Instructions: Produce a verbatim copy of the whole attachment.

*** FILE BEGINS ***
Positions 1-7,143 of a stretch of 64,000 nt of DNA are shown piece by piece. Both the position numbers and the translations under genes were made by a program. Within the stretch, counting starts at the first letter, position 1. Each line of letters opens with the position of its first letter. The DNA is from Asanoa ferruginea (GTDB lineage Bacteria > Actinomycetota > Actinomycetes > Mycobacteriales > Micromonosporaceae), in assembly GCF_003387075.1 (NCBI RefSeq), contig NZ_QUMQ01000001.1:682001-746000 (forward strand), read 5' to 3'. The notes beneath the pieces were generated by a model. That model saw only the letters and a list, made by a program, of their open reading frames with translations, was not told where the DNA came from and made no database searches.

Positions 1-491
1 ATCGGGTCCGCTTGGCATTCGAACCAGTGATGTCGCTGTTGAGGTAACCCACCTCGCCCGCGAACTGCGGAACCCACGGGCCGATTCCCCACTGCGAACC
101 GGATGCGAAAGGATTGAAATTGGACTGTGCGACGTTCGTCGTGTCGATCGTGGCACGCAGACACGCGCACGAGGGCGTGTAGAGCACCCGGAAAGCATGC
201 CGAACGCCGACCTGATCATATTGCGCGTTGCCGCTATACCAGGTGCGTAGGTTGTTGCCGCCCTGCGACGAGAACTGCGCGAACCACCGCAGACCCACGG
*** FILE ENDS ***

Positions 1-7,143 of a stretch of 64,000 nt of DNA are shown piece by piece. Both the position numbers and the translations under genes were made by a program. Within the stretch, counting starts at the first letter, position 1. Each line of letters opens with the position of its first letter. The DNA is from Asanoa ferruginea (GTDB lineage Bacteria > Actinomycetota > Actinomycetes > Mycobacteriales > Micromonosporaceae), in assembly GCF_003387075.1 (NCBI RefSeq), contig NZ_QUMQ01000001.1:682001-746000 (forward strand), read 5' to 3'. The notes beneath the pieces were generated by a model. That model saw only the letters and a list, made by a program, of their open reading frames with translations, was not told where the DNA came from and made no database searches.

Positions 1-491
1 ATCGGGTCCGCTTGGCATTCGAACCAGTGATGTCGCTGTTGAGGTAACCCACCTCGCCCGCGAACTGCGGAACCCACGGGCCGATTCCCCACTGCGAACC
101 GGATGCGAAAGGATTGAAATTGGACTGTGCGACGTTCGTCGTGTCGATCGTGGCACGCAGACACGCGCACGAGGGCGTGTAGAGCACCCGGAAAGCATGC
201 CGAACGCCGACCTGATCATATTGCGCGTTGCCGCTATACCAGGTGCGTAGGTTGTTGCCGCCCTGCGACGAGAACTGCGCGAACCACCGCAGACCCACGG